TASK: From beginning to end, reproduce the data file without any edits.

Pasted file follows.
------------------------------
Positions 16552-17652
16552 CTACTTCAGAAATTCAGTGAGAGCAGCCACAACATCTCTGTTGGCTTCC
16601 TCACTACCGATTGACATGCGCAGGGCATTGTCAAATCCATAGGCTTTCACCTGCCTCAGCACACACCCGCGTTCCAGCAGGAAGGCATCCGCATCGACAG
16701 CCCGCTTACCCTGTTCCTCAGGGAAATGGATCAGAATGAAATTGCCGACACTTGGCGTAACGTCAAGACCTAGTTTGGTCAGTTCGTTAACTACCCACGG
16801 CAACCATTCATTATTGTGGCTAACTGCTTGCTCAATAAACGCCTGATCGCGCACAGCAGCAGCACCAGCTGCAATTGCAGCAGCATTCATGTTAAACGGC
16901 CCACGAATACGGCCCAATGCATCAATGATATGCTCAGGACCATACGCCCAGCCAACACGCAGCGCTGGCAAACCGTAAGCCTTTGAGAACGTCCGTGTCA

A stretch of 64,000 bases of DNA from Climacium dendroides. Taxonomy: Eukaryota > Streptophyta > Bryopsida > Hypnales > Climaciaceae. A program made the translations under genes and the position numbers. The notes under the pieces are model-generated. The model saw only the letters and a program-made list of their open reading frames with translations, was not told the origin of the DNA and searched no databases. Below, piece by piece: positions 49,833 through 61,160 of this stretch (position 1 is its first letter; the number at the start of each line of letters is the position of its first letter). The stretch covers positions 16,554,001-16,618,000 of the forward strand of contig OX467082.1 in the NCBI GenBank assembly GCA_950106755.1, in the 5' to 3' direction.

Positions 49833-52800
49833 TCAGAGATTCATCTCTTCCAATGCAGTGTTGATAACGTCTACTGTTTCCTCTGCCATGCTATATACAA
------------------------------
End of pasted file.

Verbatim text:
Positions 16552-17652
16552 CTACTTCAGAAATTCAGTGAGAGCAGCCACAACATCTCTGTTGGCTTCC
16601 TCACTACCGATTGACATGCGCAGGGCATTGTCAAATCCATAGGCTTTCACCTGCCTCAGCACACACCCGCGTTCCAGCAGGAAGGCATCCGCATCGACAG
16701 CCCGCTTACCCTGTTCCTCAGGGAAATGGATCAGAATGAAATTGCCGACACTTGGCGTAACGTCAAGACCTAGTTTGGTCAGTTCGTTAACTACCCACGG
16801 CAACCATTCATTATTGTGGCTAACTGCTTGCTCAATAAACGCCTGATCGCGCACAGCAGCAGCACCAGCTGCAATTGCAGCAGCATTCATGTTAAACGGC
16901 CCACGAATACGGCCCAATGCATCAATGATATGCTCAGGACCATACGCCCAGCCAACACGCAGCGCTGGCAAACCGTAAGCCTTTGAGAACGTCCGTGTCA

A stretch of 64,000 bases of DNA from Climacium dendroides. Taxonomy: Eukaryota > Streptophyta > Bryopsida > Hypnales > Climaciaceae. A program made the translations under genes and the position numbers. The notes under the pieces are model-generated. The model saw only the letters and a program-made list of their open reading frames with translations, was not told the origin of the DNA and searched no databases. Below, piece by piece: positions 49,833 through 61,160 of this stretch (position 1 is its first letter; the number at the start of each line of letters is the position of its first letter). The stretch covers positions 16,554,001-16,618,000 of the forward strand of contig OX467082.1 in the NCBI GenBank assembly GCA_950106755.1, in the 5' to 3' direction.

Positions 49833-52800
49833 TCAGAGATTCATCTCTTCCAATGCAGTGTTGATAACGTCTACTGTTTCCTCTGCCATGCTATATACAA